REVIEW: Once Upon a Time in Hollywood

You can call me Hagrid. Not because I’m hairy – because I’m not. And not because I own a dragon – because, surprisingly, I do not.

But because for the past week, I’ve been saying to myself “I should not have said that”. (There’s a nice, fresh, brand-spanking-new reference for you there, guys and gals.)

I saw Quentin Tarantino’s Once Upon a Time in Hollywood at a preview screening on Monday, 29 July. I was so excited that I took to Twitter and warned any other cinema-goers that I may actually pee myself during the screening. Which is why I was so shocked when the people in the row in front of me kicked off after I urinated on their ankles. I did warn you.

Unfortunately, after the film had ended, I left deflated. Not because it was a bad movie, but because it didn’t meet my overwhelming expectations.

“But why did you give it a four star rating if it was so disappointing?” I hear you cry. And if you’re not crying it, you’re letting yourselves down.

I realised that I was in a pretty foul mood on the day of the screening; I was tired from having come back from Majorca the day before, and you can usually rely on England to be a lot cooler than the Balearic Islands, but not on the day of this screening. I had spent several bothered hours in a stuffy cinema with little-to-no air conditioning, and I think I was just willing for Once Upon a Time in Hollywood to be over.

In the name of science – and, by “science” I mean “ogling Leonardo DiCaprio” – I watched Once Upon a Time again, and after my second viewing, I realise that all of the times I told friends and co-workers that it was just okay was a huge lie, and now I sound like a complete moron who has stupidly called himself The Movie Dweeb. I cannot insist enough that if you are going to watch Once Upon a Time in Hollywood, make sure you’re well-rested and cool; you’ll have a much better viewing experience than I did the first time around.

I don’t know what I was thinking, disliking a movie by Tarantino and featuring DiCaprio, Pitt and Clooney. It’s like being handed a sandwich made of marshmallows, rainbows and happiness, and just opting for a Tesco ham sandwich. We can all agree that that is the worst piece of food in existence.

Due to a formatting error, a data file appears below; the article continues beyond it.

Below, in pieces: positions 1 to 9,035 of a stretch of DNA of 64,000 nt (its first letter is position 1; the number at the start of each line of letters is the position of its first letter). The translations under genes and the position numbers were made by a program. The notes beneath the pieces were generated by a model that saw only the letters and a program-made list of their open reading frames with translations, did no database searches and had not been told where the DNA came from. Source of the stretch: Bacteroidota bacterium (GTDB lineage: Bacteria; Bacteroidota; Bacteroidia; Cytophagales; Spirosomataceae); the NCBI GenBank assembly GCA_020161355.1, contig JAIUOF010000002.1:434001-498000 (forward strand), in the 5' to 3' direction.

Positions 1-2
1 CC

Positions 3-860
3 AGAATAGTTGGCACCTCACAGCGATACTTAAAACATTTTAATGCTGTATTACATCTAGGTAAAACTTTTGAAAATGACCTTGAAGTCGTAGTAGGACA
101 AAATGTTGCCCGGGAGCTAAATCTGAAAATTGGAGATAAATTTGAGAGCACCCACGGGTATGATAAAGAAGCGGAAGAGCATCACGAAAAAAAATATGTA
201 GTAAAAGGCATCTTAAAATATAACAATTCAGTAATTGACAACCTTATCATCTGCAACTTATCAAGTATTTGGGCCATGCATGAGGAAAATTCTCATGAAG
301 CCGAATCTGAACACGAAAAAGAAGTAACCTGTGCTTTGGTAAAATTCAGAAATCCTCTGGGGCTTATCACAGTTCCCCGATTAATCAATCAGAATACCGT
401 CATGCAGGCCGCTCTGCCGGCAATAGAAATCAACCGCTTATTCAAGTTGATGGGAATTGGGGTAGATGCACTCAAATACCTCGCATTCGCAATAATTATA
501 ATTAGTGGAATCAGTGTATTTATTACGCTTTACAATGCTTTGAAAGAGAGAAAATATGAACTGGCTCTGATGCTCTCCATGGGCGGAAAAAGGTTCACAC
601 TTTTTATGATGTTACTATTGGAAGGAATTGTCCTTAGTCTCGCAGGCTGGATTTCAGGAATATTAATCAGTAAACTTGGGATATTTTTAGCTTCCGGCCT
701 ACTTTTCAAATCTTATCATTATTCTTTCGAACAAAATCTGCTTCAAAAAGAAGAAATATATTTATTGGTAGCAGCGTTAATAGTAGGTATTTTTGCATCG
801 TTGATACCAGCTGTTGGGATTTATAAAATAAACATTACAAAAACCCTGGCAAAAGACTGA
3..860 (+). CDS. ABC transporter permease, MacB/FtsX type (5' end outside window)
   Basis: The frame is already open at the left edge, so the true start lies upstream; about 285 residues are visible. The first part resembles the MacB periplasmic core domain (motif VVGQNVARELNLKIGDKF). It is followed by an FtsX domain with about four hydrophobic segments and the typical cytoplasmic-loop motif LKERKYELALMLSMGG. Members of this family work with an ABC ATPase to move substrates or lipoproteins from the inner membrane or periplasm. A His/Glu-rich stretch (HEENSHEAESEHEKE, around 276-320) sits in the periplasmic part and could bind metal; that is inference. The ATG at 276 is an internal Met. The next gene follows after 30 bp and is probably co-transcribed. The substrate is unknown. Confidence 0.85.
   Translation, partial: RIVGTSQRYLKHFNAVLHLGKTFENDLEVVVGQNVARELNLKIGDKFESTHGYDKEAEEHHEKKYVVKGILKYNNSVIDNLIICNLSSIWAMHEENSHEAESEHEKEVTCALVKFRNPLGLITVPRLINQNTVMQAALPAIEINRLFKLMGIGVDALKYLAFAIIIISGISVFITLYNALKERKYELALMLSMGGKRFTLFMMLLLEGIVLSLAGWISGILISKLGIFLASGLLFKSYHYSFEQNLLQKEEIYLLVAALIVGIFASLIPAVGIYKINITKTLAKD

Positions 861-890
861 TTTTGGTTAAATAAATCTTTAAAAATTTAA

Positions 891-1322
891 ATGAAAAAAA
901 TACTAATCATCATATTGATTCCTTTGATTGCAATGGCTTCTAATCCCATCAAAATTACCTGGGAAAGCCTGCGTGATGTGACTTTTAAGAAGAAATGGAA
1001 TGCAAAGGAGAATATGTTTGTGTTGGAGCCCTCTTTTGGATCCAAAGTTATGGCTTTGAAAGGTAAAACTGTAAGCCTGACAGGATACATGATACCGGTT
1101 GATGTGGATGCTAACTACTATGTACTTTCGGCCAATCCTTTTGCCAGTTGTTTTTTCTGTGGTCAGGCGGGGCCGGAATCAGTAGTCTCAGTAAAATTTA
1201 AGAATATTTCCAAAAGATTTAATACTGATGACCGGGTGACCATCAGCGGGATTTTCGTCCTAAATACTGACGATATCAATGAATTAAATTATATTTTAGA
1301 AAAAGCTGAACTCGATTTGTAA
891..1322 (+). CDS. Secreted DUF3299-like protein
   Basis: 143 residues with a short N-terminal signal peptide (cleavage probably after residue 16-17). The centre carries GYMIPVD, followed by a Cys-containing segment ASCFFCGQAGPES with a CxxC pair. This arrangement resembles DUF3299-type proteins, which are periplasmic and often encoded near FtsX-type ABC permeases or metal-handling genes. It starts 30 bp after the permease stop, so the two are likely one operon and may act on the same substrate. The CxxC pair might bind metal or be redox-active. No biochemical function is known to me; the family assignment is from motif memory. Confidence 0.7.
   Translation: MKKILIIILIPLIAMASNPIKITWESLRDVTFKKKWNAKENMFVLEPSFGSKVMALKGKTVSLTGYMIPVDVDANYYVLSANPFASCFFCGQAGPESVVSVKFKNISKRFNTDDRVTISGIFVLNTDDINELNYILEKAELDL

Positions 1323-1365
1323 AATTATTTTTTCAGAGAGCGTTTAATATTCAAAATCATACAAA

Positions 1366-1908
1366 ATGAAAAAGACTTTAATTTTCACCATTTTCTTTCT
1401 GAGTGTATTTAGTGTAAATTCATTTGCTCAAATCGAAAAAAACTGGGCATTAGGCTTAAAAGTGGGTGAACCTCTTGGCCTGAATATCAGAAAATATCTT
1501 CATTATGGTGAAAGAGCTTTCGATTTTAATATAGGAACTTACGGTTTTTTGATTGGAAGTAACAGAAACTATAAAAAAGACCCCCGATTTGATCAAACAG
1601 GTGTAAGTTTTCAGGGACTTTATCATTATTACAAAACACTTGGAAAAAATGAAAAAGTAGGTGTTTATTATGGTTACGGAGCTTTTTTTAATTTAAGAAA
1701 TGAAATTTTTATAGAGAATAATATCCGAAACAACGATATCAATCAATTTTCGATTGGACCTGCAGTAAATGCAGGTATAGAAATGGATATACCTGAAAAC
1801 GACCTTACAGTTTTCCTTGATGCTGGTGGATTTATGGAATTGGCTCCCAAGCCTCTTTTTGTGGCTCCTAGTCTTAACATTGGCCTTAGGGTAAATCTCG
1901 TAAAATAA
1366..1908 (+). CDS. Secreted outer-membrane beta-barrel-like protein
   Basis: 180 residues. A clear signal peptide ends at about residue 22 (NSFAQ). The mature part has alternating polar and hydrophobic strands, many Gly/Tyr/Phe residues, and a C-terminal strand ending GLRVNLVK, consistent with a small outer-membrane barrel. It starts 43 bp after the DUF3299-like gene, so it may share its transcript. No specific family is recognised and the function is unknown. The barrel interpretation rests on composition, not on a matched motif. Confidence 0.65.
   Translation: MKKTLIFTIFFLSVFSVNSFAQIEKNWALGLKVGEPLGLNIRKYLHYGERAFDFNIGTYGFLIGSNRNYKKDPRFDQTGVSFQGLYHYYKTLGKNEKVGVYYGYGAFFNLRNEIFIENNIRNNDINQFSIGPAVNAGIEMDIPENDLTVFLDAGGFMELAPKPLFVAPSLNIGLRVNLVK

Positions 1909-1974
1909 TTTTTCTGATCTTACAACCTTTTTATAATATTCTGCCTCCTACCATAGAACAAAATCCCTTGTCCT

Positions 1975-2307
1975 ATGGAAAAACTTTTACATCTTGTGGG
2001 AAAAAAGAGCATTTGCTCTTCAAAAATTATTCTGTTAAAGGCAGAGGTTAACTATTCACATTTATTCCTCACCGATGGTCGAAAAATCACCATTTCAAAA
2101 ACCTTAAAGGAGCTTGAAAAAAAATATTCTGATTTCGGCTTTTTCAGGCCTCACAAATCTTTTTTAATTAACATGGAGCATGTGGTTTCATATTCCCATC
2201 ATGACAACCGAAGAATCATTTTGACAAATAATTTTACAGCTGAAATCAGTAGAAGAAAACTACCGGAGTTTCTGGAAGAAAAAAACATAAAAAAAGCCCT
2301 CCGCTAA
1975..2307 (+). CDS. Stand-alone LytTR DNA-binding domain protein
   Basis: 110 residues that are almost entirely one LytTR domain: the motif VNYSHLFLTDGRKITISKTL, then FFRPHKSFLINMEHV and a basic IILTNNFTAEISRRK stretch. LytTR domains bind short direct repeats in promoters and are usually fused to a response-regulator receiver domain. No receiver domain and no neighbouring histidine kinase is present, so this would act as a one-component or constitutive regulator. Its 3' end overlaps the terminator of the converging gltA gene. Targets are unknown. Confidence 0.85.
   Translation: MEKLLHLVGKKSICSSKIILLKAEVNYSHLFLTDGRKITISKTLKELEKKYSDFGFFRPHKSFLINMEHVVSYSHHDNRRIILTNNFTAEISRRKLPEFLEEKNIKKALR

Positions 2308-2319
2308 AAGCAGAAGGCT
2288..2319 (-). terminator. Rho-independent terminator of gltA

Once Upon a Time in Hollywood tells the story of a soon-to-be washed-up actor, Rick Dalton (played effortlessly by Leonardo DiCaprio), who confides in his stuntman and best friend, Brad Pitt’s Cliff Booth. Much like most of the film, this relationship references a real life moment between Burt Reynolds and his stuntman, Hal Needham. Either this is a beautiful nod to the Hollywood of yesteryear, or Quentin’s just a really lazy storyteller.

There’s another nice nod to reality, when it’s apparent that Brad Pitt’s character, Cliff, allegedly murdered his wife on a boat, mirroring the rumours that Robert Wagner killed his. This just proves how much of a passion project this was for director, Tarantino.

Meanwhile, Margot Robbie appears as Rick Dalton’s pregnant next door neighbour, who just so happens to be up-and-coming star, Sharon Tate. I’m sure that anyone who’s interested in seeing this movie will know that Once Upon a Time in Hollywood confronts the horrific moment the Manson Family brutally murdered Sharon Tate in her home, with several of her friends.

What sort of Tarantino film would this be if there weren’t spoilers to spoil? So here’s your spoiler warning. Don’t say I don’t spoil you.

In a similar vein to Inglorious Basterds, Tarantino re-writes history by having Rick Dalton and Cliff Booth kill the Manson Family before they could reach Tate. The only issue I had with this was that it wasn’t a huge, shocking moment for me, having seen Inglorious Basterds. In fact, it was almost expected. After all, up until this point, I genuinely struggled to see why they used Sharon Tate’s image at all. Throughout the entirety of the movie, Margot Robbie had very little screen time, and when she did appear, most of her scenes were shot in a cinema; a place where you notoriously shouldn’t speak much. If only the noisy buggars who were grazing on fourteen tonnes of popcorn behind me in the screening of this film would read this.